Susan Collins will vote to confirm Brett Kavanaugh to the Supreme Court

Sen. Susan Collins, R-Maine., ended weeks of suspense Friday, announcing that she will vote to confirm Supreme Court nominee Brett Kavanaugh despite the allegations of sexual assault made against him.

“I do not believe these charges can fairly prevent Judge Kavanaugh from serving on the Court,” Collins said.

Sen. Lisa Murkowski, R-Alaska, another key vote, announced her opposition to Kavanaugh earlier in the day Friday. But Collins’ support is expected to give Kavanaugh enough votes to clear the Senate if the rest of the Republican caucus holds firm.

In a lengthy floor speech, Collins portrayed Kavanaugh as a “centrist” judge and cited her belief in the “presumption of innocence” when weighing whether to confirm Kavanaugh, despite believing that accuser Christine Blasey Ford survived a sexual assault.

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Brett Kavanaugh testifies regarding sexual assault allegations
U.S. Supreme Court nominee Brett Kavanaugh testifies before a Senate Judiciary Committee confirmation hearing on Capitol Hill in Washington, U.S., September 27, 2018. REUTERS/Jim Bourg TPX IMAGES OF THE DAY
Family members of of U.S. Supreme Court nominee Brett Kavanaugh, including his wife Ashley (R) and mother Martha (L), listen to him testify before a Senate Judiciary Committee confirmation hearing on Capitol Hill in Washington, U.S., September 27, 2018. REUTERS/Jim Bourg
Judge Brett Kavanaugh testifies to the Senate Judiciary Committee during his Supreme Court confirmation hearing in the Dirksen Senate Office Building on Capitol Hill in Washington, DC, U.S., September 27, 2018. Win McNamee/Pool via REUTERS TPX IMAGES OF THE DAY
Senator Lindsey Graham, a Republican from South Carolina, speaks during a Senate Judiciary Committee hearing in Washington, D.C., U.S., on Thursday, Sept. 27, 2018. Supreme Court nominee�Brett Kavanaugh�angrily, tearfully and 'unequivocally' denied sexually assaulting Christine Blasey Ford, after she told senators at a dramatic hearing that shes 'one hundred percent' certain he is the one who attacked her when they were teenagers. Photographer: Tom Williams/Pool via Bloomberg
White House Counsel and Assistant to the President for U.S. President Donald Trump, Donald McGahn, as Supreme Court nominee Brett Kavanaugh testifies before the US Senate Judiciary Committee on Capitol Hill in Washington, DC, September 27, 2018. SAUL LOEB/Pool via REUTERS
Judge Brett M. Kavanaugh testifies in front of the Senate Judiciary committee regarding sexual assault allegations at the Dirksen Senate Office Building on Capitol Hill, in Washington, DC, U.S. September 27, 2018. Gabriella Demczuk/Pool via Reuters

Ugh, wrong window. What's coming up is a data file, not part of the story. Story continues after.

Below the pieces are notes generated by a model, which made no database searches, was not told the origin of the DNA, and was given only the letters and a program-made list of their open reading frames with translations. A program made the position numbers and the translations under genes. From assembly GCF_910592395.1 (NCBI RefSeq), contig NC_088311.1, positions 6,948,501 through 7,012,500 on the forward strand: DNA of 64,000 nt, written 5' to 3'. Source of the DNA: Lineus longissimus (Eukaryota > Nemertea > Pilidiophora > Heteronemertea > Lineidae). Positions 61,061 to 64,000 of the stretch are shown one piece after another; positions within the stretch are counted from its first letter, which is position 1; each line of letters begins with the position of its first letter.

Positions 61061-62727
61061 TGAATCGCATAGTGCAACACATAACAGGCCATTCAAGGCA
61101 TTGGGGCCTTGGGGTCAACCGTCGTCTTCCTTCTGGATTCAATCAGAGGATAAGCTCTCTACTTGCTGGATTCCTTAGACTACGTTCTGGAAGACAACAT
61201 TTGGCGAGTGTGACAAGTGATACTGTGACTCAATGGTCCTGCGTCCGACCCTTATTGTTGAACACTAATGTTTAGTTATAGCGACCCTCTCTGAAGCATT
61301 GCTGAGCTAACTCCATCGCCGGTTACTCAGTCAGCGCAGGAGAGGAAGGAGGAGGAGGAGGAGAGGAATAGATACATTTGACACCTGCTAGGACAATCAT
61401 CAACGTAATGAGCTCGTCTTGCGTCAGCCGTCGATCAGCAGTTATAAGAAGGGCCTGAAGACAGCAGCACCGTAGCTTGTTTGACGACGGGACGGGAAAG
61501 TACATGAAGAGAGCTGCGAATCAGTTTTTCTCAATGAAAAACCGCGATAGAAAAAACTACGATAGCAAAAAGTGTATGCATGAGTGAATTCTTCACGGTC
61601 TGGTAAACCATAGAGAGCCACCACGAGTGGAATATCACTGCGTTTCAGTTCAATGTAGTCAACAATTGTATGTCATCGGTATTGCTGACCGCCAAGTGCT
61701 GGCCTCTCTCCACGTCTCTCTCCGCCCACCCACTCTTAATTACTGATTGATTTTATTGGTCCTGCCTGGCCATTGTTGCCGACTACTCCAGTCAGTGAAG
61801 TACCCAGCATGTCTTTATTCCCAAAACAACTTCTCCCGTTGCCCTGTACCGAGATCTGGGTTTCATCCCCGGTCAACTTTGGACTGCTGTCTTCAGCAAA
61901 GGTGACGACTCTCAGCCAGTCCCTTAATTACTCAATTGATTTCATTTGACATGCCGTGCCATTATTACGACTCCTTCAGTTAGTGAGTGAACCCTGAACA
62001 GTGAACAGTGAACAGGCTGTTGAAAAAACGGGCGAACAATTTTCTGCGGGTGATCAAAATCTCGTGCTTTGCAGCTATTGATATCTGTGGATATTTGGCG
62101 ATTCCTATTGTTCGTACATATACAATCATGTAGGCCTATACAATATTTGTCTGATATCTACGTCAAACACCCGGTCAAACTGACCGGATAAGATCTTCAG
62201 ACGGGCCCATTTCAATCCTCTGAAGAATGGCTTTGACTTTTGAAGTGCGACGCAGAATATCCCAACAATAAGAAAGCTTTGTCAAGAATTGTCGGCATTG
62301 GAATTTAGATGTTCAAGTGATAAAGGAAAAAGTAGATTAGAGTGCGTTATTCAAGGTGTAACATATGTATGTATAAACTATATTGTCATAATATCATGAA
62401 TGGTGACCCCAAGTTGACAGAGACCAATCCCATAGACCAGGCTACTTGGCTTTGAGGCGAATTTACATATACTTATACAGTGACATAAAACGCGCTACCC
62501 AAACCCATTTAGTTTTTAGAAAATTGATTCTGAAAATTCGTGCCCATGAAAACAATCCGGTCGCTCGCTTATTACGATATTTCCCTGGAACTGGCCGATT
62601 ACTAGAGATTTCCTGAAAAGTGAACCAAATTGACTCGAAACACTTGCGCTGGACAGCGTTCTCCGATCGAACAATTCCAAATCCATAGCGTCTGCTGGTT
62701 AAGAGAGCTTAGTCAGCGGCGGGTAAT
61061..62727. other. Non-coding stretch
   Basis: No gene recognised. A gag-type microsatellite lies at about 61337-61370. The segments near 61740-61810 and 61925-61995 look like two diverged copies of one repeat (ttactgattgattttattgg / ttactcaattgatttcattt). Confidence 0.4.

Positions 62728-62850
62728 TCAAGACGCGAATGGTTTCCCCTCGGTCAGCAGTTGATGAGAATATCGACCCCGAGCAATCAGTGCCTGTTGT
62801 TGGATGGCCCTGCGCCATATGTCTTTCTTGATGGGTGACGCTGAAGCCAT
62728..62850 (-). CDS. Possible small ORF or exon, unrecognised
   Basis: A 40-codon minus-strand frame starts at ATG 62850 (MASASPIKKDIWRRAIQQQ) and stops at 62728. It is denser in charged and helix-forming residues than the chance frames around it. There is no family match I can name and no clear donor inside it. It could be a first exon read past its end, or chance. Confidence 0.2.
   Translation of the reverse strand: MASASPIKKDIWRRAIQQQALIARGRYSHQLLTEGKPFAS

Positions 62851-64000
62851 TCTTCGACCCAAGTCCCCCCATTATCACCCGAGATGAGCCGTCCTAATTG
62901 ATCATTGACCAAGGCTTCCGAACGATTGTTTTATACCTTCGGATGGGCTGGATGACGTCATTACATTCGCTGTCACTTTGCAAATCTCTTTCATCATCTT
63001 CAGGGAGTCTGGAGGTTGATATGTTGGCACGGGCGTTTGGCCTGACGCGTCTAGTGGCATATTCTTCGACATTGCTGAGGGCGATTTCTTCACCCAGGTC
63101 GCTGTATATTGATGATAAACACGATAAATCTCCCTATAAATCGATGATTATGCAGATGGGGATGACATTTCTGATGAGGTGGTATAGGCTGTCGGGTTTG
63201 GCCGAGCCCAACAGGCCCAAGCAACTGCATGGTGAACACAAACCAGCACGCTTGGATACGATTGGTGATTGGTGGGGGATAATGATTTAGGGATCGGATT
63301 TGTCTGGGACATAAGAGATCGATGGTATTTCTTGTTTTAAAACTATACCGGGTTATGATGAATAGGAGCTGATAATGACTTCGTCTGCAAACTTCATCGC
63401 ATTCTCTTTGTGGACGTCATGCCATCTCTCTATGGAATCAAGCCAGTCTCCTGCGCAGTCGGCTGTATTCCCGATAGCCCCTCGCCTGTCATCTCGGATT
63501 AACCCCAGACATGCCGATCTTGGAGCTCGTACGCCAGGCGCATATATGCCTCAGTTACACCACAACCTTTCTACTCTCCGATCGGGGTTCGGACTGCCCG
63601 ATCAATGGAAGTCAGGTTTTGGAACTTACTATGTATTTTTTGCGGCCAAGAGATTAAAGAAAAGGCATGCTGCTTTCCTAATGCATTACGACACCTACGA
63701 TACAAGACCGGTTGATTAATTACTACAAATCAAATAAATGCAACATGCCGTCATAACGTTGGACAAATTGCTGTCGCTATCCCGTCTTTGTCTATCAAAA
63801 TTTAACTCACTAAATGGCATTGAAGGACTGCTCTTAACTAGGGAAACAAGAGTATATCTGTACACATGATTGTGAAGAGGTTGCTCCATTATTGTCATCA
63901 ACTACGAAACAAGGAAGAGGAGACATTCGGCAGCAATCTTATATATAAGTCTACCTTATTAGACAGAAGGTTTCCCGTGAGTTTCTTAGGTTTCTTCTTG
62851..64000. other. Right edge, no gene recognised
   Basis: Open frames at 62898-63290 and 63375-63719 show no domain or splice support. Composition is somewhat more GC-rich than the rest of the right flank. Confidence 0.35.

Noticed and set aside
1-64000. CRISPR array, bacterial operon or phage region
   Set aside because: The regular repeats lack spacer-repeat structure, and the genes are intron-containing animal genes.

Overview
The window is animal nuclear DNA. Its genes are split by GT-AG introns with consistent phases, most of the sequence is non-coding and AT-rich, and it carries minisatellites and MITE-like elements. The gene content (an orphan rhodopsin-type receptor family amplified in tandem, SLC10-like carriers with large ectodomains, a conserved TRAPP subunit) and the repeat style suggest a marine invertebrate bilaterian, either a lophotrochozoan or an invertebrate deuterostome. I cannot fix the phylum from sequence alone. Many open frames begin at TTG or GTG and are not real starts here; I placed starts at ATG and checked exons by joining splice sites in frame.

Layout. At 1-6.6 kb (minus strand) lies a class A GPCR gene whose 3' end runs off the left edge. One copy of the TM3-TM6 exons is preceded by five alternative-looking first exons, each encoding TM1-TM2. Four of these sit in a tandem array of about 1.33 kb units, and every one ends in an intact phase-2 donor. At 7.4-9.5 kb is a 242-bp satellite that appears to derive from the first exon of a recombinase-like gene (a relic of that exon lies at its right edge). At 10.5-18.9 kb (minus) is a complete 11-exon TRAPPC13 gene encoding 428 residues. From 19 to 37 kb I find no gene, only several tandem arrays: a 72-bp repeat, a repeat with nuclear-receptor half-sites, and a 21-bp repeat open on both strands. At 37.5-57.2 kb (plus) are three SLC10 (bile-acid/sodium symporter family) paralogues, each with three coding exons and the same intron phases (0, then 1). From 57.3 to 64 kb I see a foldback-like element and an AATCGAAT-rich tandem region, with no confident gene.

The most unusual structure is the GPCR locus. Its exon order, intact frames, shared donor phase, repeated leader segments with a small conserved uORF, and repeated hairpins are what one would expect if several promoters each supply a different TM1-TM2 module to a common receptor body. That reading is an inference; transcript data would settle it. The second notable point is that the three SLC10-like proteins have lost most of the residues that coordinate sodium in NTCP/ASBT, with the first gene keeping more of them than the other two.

Senate Judiciary Committee ranking members Sen. Dianne Feinstein (D-CA) (R) and Chairman Charles Grassley (R-IA) question Judge Brett Kavanaugh during his Supreme Court confirmation hearing in the Dirksen Senate Office Building on Capitol Hill in Washington, DC, U.S., September 27, 2018. Win McNamee/Pool via REUTERS
Supreme court nominee Brett Kavanaugh is sworn in to testify before the Senate Judiciary Committee on Capitol Hill in Washington, DC, U.S., September 27, 2018. Andrew Harnik/Pool via REUTERS
Senator Patrick Leahy, a Democrat from Vermont, left, speaks during a Senate Judiciary Committee hearing in Washington, D.C., U.S., on Thursday, Sept. 27, 2018. Supreme Court nominee�Brett Kavanaugh�angrily, tearfully and 'unequivocally' denied sexually assaulting Christine Blasey Ford, after she told senators at a dramatic hearing that shes 'one hundred percent' certain he is the one who attacked her when they were teenagers. Photographer: Win McNamee/Pool via Bloomberg
Supreme court nominee Brett Kavanaugh arrives with his wife Ashley to testify before the Senate Judiciary Committee on Capitol Hill in Washington, DC, U.S., September 27, 2018. Andrew Harnik/Pool via REUTERS
Senate Judiciary Committee Chairman Chuck Grassley (R-IA) presides over a hearing as Supreme Court nominee Brett Kavanaugh testifies before the Senate Judiciary Committee on Capitol Hill in Washington, DC, U.S., September 27, 2018. Andrew Harnik/Pool via REUTERS
Sen. Lindsey Graham, R-SC, leaves for a break from the Senate Judiciary Committee confirmation hearing with U.S. Supreme Court nominee Brett Kavanaugh and Palo Alto University professor Christine Blasey Ford, who has accused Kavanaugh of a sexual assault in 1982, in Washington, U.S., September 27, 2018. REUTERS/Mary F. Calvert
U.S. Senator Ben Sasse (R-NB) speaks during U.S. Supreme Court nominee Brett Kavanaugh's testimony before a Senate Judiciary Committee confirmation hearing on Capitol Hill in Washington, U.S., September 27, 2018. REUTERS/Jim Bourg
Judge Brett Kavanaugh is sworn in before testifying before the U.S. Senate Judiciary Committee on Capitol Hill in Washington, U.S., September 27, 2018. Tom Williams/Pool via REUTERS TPX IMAGES OF THE DAY